Few people are aware of it, but hardly a day slips by in our Mid-Missouri community that someone, somewhere, doesn't attempt suicide.Â
Suicide is the third leading cause of death for young people between the ages of 15 and 24. It's more prevalent than people think, and young people are particularly vulnerable. According to one survey, more than 1 in 6 female high school students reported they seriously considered it in 2012. College students coping with sexual and gender identity issues are among the most at risk.Â
Although the number of suicides among older Missouri veterans declined, the number of very young veterans - 24 years old and younger - who took their own lives nearly doubled between 1995 and 2006.
And firearms are the primary means young people choose to end their lives.Â
But suicide is preventable.
According to the National Association of School Psychologists, young people contemplating suicide frequently give warning signs of their distress. Parents, teachers and friends are in a key position to pick up on these signs and get help. But most importantly, psychologists warn, people should never brush off such warning signs or promise to keep them secret.Â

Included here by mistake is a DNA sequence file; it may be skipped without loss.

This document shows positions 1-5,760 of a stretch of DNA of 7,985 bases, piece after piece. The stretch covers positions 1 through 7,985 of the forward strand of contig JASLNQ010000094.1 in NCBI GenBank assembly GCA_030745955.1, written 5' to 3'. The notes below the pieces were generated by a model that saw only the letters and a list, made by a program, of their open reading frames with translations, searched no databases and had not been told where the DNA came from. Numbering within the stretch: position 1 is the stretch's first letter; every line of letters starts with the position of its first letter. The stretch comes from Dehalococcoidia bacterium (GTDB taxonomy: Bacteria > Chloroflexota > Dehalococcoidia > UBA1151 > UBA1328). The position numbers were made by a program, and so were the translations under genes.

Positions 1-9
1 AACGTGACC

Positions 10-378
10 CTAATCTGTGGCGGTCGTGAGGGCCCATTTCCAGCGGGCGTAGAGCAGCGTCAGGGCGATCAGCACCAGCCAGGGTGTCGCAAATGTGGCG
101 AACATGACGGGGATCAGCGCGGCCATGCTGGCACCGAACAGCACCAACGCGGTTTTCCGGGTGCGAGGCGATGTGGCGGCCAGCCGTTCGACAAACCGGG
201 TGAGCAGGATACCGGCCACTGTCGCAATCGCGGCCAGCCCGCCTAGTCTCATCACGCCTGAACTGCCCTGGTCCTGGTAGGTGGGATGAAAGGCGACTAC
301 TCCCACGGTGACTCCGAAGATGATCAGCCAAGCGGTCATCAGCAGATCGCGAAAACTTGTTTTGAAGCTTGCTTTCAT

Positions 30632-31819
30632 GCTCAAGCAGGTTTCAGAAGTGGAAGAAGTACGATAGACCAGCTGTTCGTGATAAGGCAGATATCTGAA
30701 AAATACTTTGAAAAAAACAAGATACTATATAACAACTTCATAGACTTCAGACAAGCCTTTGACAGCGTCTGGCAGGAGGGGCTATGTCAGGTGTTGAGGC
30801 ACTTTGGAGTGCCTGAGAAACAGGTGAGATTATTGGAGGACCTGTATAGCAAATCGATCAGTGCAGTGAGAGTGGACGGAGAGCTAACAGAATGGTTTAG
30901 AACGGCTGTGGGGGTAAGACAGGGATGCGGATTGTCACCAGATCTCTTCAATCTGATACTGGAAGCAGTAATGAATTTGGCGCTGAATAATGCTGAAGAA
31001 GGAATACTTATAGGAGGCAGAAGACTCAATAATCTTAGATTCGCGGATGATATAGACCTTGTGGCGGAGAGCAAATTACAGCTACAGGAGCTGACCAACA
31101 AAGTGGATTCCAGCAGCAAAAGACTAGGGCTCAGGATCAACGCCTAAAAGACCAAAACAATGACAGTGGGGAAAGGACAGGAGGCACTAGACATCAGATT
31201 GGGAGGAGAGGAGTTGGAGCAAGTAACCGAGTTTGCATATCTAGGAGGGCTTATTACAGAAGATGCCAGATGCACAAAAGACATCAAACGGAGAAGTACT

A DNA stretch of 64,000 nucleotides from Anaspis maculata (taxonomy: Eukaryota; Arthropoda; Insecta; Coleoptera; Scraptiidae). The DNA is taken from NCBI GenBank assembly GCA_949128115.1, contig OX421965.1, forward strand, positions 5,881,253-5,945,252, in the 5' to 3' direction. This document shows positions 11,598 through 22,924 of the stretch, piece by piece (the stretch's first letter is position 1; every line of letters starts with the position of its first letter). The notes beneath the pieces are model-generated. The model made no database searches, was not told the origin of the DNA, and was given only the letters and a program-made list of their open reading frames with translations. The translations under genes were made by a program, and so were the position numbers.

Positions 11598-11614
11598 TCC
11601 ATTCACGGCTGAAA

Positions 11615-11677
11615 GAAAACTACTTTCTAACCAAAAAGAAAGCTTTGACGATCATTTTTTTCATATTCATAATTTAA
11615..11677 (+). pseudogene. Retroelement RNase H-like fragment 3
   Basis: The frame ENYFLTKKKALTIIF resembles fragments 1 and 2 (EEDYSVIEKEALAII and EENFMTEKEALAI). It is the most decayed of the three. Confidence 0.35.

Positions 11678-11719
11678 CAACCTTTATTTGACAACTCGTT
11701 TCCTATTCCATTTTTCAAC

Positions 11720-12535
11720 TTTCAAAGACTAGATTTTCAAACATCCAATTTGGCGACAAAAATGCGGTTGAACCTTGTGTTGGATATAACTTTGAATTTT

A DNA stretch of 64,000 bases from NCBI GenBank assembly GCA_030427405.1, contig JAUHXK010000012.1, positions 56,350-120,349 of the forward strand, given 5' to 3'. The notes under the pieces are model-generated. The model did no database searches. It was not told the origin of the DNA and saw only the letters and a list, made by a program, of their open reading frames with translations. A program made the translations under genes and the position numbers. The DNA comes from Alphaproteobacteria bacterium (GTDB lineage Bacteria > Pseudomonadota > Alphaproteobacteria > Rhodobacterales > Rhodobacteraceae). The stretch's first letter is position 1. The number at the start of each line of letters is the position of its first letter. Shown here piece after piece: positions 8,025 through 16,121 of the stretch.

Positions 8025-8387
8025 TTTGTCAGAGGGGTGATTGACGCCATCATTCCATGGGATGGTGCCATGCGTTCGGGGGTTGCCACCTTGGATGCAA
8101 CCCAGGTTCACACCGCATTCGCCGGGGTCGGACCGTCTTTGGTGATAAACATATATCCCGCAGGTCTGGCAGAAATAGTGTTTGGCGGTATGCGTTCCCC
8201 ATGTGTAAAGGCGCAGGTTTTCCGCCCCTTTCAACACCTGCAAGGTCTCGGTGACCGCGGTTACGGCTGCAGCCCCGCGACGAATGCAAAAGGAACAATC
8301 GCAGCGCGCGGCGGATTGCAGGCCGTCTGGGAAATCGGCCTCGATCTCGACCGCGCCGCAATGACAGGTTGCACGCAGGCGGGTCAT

Warning signs include talking about wanting to die and looking for a way to kill oneself, such as searching online to buy a gun. People who are considering taking their own lives often talk about feeling hopeless, trapped or in unbearable pain. They lament being a burden to others. They might start drinking more or using drugs. It's not unusual to see them act anxious, agitated, exhibit mood swings and behave recklessly. Sleeping too much or too little is common. They also might be enraged and talk about revenge.Â
Young people are unlikely to seek help directly. However, it's possible for people who care to recognize the signs and take immediate steps to intervene. Here's what you can do:Â
• Remain calm, don't judge and listen.Â
• Ask the young person directly if they are considering suicide.
• Provide constant supervision and do not leave the person alone.
• Remove the means for self-harm.
• Parents should seek help from school and community mental health resources as soon as possible.Â
• Reassure them that you care for their well being and they will not feel this way forever.
• Avoid assuming the behavior is attention-seeking.
Suicide is a catastrophe not only for the person who dies, it's a tragedy for everyone who knew and loved him or her. By being more tuned in to each other's mental weather, and caring for one another more deeply, we can save the people in our lives from despair.